As Amit Zavery wrote in a blog post announcing the acquisition, it’s about giving everyone a chance to build mobile applications, even companies lacking traditional developer resources to build a mobile presence. “This acquisition helps enterprises empower millions of citizen developers to more easily create and extend applications without the need for professional coding skills,” he wrote.

In a story we hear repeatedly from startup founders, Praveen Seshadri, co-founder and CEO at AppSheet, sees an opportunity to expand his platform and market reach under Google in ways he couldn’t as an independent company.

“There is great potential to leverage and integrate more deeply with many of Google’s amazing assets like G Suite and Android to improve the functionality, scale, and performance of AppSheet. Moving forward, we expect to combine AppSheet’s core strengths with Google Cloud’s deep industry expertise in verticals like financial services, retail, and media  and entertainment,” he wrote.

Google sees this acquisition as extending its development philosophy with no-code working alongside workflow automation, application integration and API management.

No code tools like AppSheet are not going to replace sophisticated development environments, but they will give companies that might not otherwise have a mobile app the ability to put something decent out there.

Jan
14
2020
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Equinix is acquiring bare metal cloud provider Packet

Equinix announced today that it is acquiring bare metal cloud provider Packet, the New York City startup that had raised over $36 million on a $100 million valuation, according to PitchBook data.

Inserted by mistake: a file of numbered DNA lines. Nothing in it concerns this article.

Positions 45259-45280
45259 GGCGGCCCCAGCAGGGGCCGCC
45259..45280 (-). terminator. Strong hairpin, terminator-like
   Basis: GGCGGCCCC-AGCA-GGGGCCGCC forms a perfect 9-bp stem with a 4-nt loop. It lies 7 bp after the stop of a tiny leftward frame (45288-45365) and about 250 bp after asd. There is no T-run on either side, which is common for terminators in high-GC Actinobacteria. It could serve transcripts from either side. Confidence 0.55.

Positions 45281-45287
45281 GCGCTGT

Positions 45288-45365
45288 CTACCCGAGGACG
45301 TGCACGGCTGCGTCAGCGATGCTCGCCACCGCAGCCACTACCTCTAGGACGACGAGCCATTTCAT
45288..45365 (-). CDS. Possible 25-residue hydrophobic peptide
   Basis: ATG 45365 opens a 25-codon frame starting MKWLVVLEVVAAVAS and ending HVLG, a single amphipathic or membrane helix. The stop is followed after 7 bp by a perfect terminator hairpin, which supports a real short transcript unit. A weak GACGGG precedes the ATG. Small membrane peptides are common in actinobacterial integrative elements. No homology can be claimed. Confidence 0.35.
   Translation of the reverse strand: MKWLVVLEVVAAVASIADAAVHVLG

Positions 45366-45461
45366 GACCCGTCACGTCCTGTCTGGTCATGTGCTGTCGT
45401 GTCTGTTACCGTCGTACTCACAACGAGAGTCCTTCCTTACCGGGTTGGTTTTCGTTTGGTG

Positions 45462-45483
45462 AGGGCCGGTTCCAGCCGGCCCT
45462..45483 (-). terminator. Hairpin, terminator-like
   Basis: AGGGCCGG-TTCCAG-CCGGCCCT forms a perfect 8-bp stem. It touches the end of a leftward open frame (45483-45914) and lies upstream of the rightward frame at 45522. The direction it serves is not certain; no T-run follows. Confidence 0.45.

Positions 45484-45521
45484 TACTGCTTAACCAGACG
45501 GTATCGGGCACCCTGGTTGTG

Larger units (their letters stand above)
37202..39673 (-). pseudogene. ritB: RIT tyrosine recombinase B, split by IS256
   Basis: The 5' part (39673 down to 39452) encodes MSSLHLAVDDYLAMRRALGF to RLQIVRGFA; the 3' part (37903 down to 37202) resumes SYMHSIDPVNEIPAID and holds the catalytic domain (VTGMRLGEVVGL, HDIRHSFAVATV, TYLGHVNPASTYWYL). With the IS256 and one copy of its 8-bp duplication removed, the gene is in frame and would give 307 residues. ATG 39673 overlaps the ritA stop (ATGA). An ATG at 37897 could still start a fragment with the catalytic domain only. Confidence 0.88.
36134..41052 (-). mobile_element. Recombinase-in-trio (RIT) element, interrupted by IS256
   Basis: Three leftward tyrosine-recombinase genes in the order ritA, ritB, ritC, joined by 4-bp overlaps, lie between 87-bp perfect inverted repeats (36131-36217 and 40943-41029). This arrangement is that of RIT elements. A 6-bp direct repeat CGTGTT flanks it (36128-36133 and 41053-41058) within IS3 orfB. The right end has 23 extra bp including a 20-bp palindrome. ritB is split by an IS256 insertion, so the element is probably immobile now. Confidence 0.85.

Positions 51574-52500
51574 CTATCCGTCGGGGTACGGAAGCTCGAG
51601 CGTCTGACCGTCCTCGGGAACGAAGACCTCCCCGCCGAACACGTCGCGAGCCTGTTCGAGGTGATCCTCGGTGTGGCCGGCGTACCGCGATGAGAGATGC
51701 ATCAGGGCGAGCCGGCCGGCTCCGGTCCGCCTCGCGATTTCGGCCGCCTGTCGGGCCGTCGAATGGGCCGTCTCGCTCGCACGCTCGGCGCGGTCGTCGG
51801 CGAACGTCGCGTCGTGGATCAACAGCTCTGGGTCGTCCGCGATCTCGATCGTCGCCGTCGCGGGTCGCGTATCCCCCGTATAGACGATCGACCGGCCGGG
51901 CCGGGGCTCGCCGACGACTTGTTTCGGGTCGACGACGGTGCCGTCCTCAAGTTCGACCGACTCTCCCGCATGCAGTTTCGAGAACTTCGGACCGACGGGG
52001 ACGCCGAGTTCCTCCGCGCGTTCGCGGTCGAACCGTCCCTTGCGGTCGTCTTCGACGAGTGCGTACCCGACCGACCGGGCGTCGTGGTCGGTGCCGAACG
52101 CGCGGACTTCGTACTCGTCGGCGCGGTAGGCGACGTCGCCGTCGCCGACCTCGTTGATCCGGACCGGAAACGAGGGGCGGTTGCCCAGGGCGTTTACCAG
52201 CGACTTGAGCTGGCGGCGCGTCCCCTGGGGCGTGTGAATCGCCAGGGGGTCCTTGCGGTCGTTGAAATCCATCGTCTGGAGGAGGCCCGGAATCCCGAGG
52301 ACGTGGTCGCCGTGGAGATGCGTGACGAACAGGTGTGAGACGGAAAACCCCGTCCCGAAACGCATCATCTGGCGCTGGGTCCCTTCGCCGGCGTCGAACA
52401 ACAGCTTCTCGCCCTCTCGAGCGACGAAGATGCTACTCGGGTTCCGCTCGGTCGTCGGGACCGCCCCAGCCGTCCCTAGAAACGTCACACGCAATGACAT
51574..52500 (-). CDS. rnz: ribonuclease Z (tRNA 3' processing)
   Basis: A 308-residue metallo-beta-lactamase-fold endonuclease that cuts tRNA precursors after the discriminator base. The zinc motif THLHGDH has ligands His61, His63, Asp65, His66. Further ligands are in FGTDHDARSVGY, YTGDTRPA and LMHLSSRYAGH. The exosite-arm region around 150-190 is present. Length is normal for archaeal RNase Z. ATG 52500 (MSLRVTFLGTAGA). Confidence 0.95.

Equinix has a set of data centers and co-location facilities around the world. Companies that may want to have more control over their hardware could use their services, including space, power and cooling systems, instead of running their own data centers.

Equinix is getting a unique cloud infrastructure vendor in Packet, one that can provide more customized kinds of hardware configurations than you can get from the mainstream infrastructure vendors like AWS and Azure. Company COO George Karidis described what separated his company from the pack in a September, 2018 TechCrunch article:

“We offer the most diverse hardware options,” he said. That means they could get servers equipped with Intel, ARM, AMD or with specific nVidia GPUs in whatever configurations they want. By contrast public cloud providers tend to offer a more off-the-shelf approach. It’s cheap and abundant, but you have to take what they offer, and that doesn’t always work for every customer.

In a blog post announcing the deal, company co-founder and CEO Zachary Smith had a message for his customers, who may be worried about the change in ownership. “When the transaction closes later this quarter, Packet will continue operating as before: same team, same platform, same vision,” he wrote.

He also offered the standard value story for a deal like this, saying the company could scale much faster under Equinix than it could on its own, with access to its new company’s massive resources, including 200+ data centers in 55 markets and 1,800 networks.